THAT face on the right is mine. So what do you see when you look at it, especially if we have never met? Go on, be honest. The truth won’t hurt me. At least not now.
I’m facially disfigured. In truth I’d like to look like someone else — Brad Pitt and George Clooney, ideally — but I’d have settled for a more normal face, less noticeable than my own. Just like yours. I’m 60 now, so I know that’s never going to happen. This is who I am, scars and all, inside and out. Physical scars are one thing, psychological ones something else.
Fifty-seven years ago last month, I was with my sister playing alone in our home. I was a fair-haired 27-month-old youngster, Lorraine one year and four days older.
Mum was across in the shop buying washing powder about 20 yards away. It seems Lorraine was holding pieces of paper close to the fire then tossing them in once they lit up. I was obviously watching my big sister, so when she left the room for a moment I reached for the paper and held it close to the fire too.
Once I saw the flame I must have panicked, dropped the paper on my new long plastic bib, then full of starch, and set the plastic alight. Lorraine was the only witness. She remembers flames shooting up from my chest and neck as I screamed in agony trying to run out the front door and escape. But there was no escape. We were both too small to open the door, but our screams reached my mum’s ears and she rushed across to find me engulfed in flames.
Imagine hearing those terrified screams and the unbelievable sight that awaited you: her little boy was in mortal danger.
She remembers a repair man rushing to help and offering to grab a blanket to smother the flames. In the midst of this horrific sight, her son burning, little daughter convulsed in tears and shock, she remembered advice she had read in a book just weeks before cautioning against using a blanket to cover somebody with burns. The blanket would stick to rotten flesh and the flesh would come off when removed.
So she shouted at the man to get sheets instead. Within minutes, the badly burned little boy and his heartbroken mother were loaded into an ambulance and taken away.
I spent two and a half years in hospital following the accident and I don’t have one single memory. My left hand was badly burned with the fingers twisted and web-like in appearance. I had special cutlery that looked more akin to surgical instruments than a knife and fork. I was 13 when those fingers were finally separated and I could hold my hands together so that the fingers touched properly.
Unfortunately, my facial injuries were a lot worse than you see above. For example, my chin had fused into my chest to give me a quite horrendous appearance. As the years passed and there was no sign of major constructive surgery, Dad decided to take me home before I became too institutionalised. Eventually, he donated a skin graft to provide me with a chin. The operation was a failure. There was no option but to take the graft from my stomach and attach it to my chin, so I’m the only man with three chins.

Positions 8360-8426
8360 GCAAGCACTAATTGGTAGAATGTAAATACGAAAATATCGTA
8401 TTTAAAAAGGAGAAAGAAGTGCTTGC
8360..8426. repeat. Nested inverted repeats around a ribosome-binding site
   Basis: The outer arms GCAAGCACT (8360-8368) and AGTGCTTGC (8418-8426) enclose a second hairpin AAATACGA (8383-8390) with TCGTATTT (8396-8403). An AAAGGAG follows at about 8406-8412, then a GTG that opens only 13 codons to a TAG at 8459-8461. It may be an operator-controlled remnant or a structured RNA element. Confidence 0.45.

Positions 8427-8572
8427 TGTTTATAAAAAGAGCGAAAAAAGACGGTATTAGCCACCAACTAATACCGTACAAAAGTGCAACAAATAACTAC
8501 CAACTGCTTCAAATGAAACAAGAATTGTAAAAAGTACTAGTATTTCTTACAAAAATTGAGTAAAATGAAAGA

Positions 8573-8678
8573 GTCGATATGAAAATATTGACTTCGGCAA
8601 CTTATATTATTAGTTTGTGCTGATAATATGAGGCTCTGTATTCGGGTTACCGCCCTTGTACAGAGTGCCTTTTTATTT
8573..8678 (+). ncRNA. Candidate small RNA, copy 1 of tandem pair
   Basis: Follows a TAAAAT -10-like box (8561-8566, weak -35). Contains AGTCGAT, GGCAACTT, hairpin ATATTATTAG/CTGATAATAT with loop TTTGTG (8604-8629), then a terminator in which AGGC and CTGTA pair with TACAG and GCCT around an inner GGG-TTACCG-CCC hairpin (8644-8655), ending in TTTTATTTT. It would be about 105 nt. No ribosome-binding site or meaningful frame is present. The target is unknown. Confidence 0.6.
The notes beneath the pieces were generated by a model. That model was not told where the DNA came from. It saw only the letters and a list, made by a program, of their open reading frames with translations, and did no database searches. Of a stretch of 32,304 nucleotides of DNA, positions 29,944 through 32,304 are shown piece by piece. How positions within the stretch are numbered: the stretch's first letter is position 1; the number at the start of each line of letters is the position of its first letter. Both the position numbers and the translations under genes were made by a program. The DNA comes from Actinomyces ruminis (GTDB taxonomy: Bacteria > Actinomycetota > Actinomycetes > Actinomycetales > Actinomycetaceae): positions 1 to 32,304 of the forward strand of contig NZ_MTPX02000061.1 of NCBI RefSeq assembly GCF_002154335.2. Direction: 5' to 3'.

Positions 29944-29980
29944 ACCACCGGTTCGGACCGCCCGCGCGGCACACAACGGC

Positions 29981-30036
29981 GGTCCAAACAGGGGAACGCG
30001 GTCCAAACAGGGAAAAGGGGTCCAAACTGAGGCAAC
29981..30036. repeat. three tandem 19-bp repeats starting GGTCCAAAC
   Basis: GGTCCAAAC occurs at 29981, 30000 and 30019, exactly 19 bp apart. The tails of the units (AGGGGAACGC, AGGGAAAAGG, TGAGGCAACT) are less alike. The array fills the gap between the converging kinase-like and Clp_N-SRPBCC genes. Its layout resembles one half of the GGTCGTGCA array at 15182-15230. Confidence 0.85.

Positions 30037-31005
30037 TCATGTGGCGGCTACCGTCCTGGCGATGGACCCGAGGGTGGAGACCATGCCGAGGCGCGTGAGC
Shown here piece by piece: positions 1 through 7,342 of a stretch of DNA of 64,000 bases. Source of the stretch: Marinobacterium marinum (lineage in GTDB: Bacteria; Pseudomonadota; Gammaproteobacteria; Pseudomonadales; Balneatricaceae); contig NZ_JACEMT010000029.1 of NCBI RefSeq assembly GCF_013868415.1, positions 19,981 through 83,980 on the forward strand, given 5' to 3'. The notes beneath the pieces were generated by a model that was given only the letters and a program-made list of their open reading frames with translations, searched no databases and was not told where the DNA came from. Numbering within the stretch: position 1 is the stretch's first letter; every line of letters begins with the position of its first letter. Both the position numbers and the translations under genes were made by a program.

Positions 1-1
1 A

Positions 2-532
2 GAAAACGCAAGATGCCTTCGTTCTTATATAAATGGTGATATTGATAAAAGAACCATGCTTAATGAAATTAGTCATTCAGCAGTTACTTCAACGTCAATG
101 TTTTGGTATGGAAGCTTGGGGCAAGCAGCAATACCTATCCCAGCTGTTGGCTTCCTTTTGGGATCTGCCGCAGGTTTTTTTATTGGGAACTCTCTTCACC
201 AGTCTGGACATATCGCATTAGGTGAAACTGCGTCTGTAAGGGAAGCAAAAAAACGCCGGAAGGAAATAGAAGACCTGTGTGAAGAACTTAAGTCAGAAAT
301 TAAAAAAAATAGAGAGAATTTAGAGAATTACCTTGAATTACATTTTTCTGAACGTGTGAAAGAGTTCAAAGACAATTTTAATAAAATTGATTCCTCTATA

It may not be so obvious from the picture, but my ears were also burned: the right one has lost most of its fleshy flap; the left, a bit. I grew my hair long to hide them, but then realised people rarely noticed the ears anyway.
The throat area is a patchwork quilt of skin grafts. Some areas there are soft, others hard, and the pigmentation varies. The sides of my face are a host of brown shades, but are basically scorch and burn marks. They give my face a somewhat tanned look.
And then there’s the chin. Because it’s a skin graft, the skin tone doesn’t sit well with the rest of my face. It’s the most obvious feature people notice because it has been stitched on and has a bulky appearance. My bottom lip is also stitched to the chin and looks swollen, as the lip itself looks very large. I always have the sensation that my lower lip is inflamed, and keeping my mouth closed for more than a minute causes aching pains and discomfort to this day. I also tend to drool because I have little muscle control. Muscle from my left foot was transplanted into my face and chin.
So now you know. So far, I have had more than 40 operations associated with the accident, mostly skin grafts. The last one was a deeply traumatic experience that finally ended whatever slight hope I had that I might look more normal. Growing up with facial disfigurement was a difficult life journey. From my adolescence onward, my world changed gradually until I arrived at a point where I had, apart from family, and a couple of friends, become socially isolated. I developed a dual existence, outwardly normal to workmates, family and a few friends, but afraid to go out on my own.
I internalised my real feelings and despaired of finding someone who would love me for more than just my face and judged me on who I was. And then along came Trish, a woman who opened the door to a world of happiness I thought would never arrive. We have two beautiful children, Daire and Sarah Jane, who are a great joy to us. With support like that, you can face anything.
Welcome to my face.
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